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verité work,” he says. DeMaio also made extensive use of the VariCam LT’s signature innovation – dual native 800/5,000 ISO. “The concert was gorgeously lit with a rich color palette a la Disney, but lights were kept down on the audience,” he says. “I don’t know of many cameras that could have pulled it off with such great success, capturing the effects of sumptuous lighting that changed from song to song, while at the same time not disturbing the audience.” The DP said the concert was shot in 4K V-Log to create the broadcast version. “Panasonic’s team worked in advance to provide a LUT for the live switched show displayed on the large in-house IMAG screens, and we utilized that LUT in the early stages of post,” he notes. “In terms of color matching, we worked only slightly back from the LTs to the UC3000s and UE70s – overall color rendition was excellent.”

Video highlights from Disney’s Broadway Hits… https://youtu.be/r78oV6MLX3M

For more information on Panasonic’s Pro Video products, please visit http://business.panasonic.com/products-professionalvideo


Fast Break SHOWTIME digital series Legacy: Bob Hurley shot with VariCam LTs {photos courtesy of Malka Media}

“THIS IS THE MOST VERSATILE CAMERA FOR DOCUMENTARY SHOOTING ON THE MARKET. ” - SERIES DP MARK CAMBRIA 24


Content studio and Hoboken, NJ-based Malka Media created an episodic digital series about Jersey City’s St. Anthony High School and its legendary basketball coach, Bob Hurley with VariCam LT 4K cinema camcorders. SHOWTIME premiered Legacy: Bob Hurley in six weekly installments exclusively on SHO. com and the SHOWTIME Sports YouTube channel (@ shosports). The 2016-17 season marks Bob Hurley’s 45th year of coaching at the school, and potentially the final season of St. Anthony basketball, which has won 28 state championships (nine consecutive), more than any other high school team. If ambitious fundraising efforts fall short, the school will shut its doors and retire the most successful high school basketball program in history. With more than 1000 wins and as one of only a handful of high school coaches in the Basketball Hall of Fame, Hurley is considered by many to be the greatest coach ever on the secondary school level. The inherent drama of a flailing school with an uber-talented inner-city squadron is compounded by the fact that Coach Hurley is also the president of St. Anthony’s, whose deteriorating school building doesn’t even have a gym – the team

practices and plays off-site. According to Malka Media CEO and series director Louis Krubich, when longtime client SHOWTIME approached him about the St. Anthony story, he and his staff directors of photography concurred that the VariCam LT would be a great choice for this sports documentary, largely because of its 4K acquisition and dual native 800/5,000 ISO capability. “We’re shooting in 4K even though the series will initially air in HD,” says Krubich, “not only for the incredible image quality, but also because we envision putting together a subsequent documentary that we’d be in a position to merchandise to a network that would stipulate 4K.” Krubich says that the series, though comprised of six webisodes of only 10-12 minutes each, tells many narratives, following Coach Hurley off the court at home with his wife, documenting the complicated life situations of several of the players, capturing practices and home games, all under the shadow of St. Anthony’s possible closure. “This is the most versatile camera for documentary shooting on the market,” says Mark Cambria, one of two series’ DPs. “It’s 4K, and produces a beautiful image. I am mostly ‘run and gun,’ so my subjects move in and out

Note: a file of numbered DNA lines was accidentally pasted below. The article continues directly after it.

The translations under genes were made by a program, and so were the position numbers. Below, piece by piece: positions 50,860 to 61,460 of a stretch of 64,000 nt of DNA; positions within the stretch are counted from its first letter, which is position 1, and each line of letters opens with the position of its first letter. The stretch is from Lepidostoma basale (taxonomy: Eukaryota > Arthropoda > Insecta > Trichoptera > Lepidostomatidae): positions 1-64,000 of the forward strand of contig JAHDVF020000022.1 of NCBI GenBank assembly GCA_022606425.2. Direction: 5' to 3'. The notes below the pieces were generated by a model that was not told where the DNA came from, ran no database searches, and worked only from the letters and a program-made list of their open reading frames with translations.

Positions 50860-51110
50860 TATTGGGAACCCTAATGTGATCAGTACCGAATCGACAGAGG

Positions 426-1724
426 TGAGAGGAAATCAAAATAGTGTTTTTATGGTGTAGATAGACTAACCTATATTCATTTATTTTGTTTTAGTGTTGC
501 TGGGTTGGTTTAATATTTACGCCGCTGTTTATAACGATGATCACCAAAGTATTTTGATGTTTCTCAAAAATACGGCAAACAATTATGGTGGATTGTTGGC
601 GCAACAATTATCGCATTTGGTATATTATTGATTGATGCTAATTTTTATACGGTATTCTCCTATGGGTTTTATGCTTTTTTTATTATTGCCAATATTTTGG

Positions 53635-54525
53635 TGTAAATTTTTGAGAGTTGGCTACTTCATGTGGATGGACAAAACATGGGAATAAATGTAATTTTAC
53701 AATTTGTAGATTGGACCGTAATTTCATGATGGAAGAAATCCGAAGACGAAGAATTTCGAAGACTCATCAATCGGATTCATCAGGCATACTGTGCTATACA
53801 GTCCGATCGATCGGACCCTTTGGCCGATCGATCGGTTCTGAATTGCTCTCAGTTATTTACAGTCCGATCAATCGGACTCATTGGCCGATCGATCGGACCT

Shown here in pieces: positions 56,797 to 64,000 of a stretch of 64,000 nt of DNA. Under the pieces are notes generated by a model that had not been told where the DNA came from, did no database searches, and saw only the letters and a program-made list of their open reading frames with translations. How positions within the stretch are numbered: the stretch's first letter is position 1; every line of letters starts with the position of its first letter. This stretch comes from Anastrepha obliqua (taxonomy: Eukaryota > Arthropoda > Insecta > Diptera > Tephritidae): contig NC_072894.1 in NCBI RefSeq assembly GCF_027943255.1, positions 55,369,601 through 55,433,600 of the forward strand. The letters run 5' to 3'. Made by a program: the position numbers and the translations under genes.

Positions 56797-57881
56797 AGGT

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of dark places often. Because there are two native sensors, I never have to worry if my image will lose quality when bumping up the ISO. I just switch to the 5,000 native and that covers me in low light.” “I can plug my mics and reference audio receivers directly into the XLR ports, and the sound is great,” continues Cambria. “Switching back and forth from slow to fast motion requires me to change codecs, so to cut down that switch time, I was able to set up Scene Files that let me to move back and forth with ease. I am also editing this project (in Premiere Pro), so my favorite feature is the camera’s dual recording. I am able to record my full res footage on the Panasonic P2 card, while simultaneously recording HD proxies on the SD card in the second slot.” “The LT is a camera that can adapt,” adds Derek Brown, second series’ DP. “Whether you’re following a documentary subject outside at night, or on set shooting a commercial, you can capture great images with it.”

Watch the entire Legacy: Bob Hurley series…

http://www.sho.com/video/54517/legacy-bob-hurley---part-one


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Shot On VariCam Issue No. 1  

A digital publication highlighting the creative work filmmakers have produced with Panasonic VariCam digital cinema cameras.